Therefore, our functioning social, educational Pre-campaign efforts provide encourage-
and recreational agencies must be given all ment for the campaign organization and are
the aid they- need for upkeep. introductory to the great task of enlisting
thousands of contributors. The serious efforts
The Israeli case is
special
one. In
the challenge
the goal
coming
six current
weeks
or peace, the hundreds a of
thousands
we war
have are
during
which the of
great
in the

Language Easily Taught

Child's Picture Hebrew Dictionary

The Chinese say that a single picture speaks louder than a thousand
words. "A Child's Picture Hebrew Dictionary" published by Sabra
Books illustrates the point exceptionally well.
Here is one of the pages from this delightful book that has so much
merit to illustrate this contention:

helped
there We
are must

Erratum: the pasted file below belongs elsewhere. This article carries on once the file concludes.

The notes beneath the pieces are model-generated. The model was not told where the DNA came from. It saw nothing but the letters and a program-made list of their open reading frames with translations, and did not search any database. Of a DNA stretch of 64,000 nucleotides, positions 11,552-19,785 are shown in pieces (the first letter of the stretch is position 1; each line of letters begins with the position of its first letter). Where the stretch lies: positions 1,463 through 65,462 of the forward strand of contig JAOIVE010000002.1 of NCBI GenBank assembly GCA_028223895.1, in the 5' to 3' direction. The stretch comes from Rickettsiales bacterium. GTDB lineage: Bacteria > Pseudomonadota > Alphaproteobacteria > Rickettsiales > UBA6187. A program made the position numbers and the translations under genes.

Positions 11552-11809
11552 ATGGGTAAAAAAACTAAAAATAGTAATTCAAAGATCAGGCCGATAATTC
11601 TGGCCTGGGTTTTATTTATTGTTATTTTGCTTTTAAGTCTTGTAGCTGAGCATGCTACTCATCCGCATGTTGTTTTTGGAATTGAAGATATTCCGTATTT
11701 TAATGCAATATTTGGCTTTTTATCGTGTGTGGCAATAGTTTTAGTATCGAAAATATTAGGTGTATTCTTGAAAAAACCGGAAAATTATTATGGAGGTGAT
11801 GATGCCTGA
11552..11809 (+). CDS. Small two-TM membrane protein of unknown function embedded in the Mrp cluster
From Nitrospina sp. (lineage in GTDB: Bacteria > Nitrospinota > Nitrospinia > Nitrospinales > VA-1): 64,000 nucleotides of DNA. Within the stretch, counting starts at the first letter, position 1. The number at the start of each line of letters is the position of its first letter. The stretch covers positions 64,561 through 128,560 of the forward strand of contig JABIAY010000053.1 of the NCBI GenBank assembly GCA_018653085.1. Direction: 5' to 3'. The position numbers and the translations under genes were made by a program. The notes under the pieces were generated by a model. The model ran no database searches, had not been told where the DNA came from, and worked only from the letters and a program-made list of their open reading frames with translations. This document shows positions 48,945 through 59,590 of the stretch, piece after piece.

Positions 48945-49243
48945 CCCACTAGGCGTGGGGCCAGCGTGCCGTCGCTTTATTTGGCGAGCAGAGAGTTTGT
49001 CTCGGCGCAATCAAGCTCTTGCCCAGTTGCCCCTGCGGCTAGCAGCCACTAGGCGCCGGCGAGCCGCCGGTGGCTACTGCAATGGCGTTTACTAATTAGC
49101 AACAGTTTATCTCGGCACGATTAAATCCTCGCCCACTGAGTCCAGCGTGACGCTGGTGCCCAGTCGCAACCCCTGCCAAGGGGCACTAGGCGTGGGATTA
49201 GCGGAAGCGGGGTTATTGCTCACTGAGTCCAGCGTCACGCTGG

dependent
us drive must be attained with the generosity
for their settle
.sfkurity.
assist in upon
the de-
is being
generated by the seriousness of
velopment of industries to absorb the tens of that
existing
conditions
and affiliated
the urgency
thousands of immigrants who will continue mands for action by all
Jews. of de-
to seek refuge in their owl] homeland-. -The
Therefore the campaign appeal is directed
educational- arid - health services in Israel
should have our unstinted support. The Isra- at every Jew, young and old, and the response
elis, heavily taxed, provide for their defense must be more generous than ever.

Welcome, National Council of Jewish Women

With more than 700 delegates expected
here this weekend for the biennial conven-
Lion of the National Council of Jewish Wom-
en, our community will play host to an im-
portant gathering of one of the great women's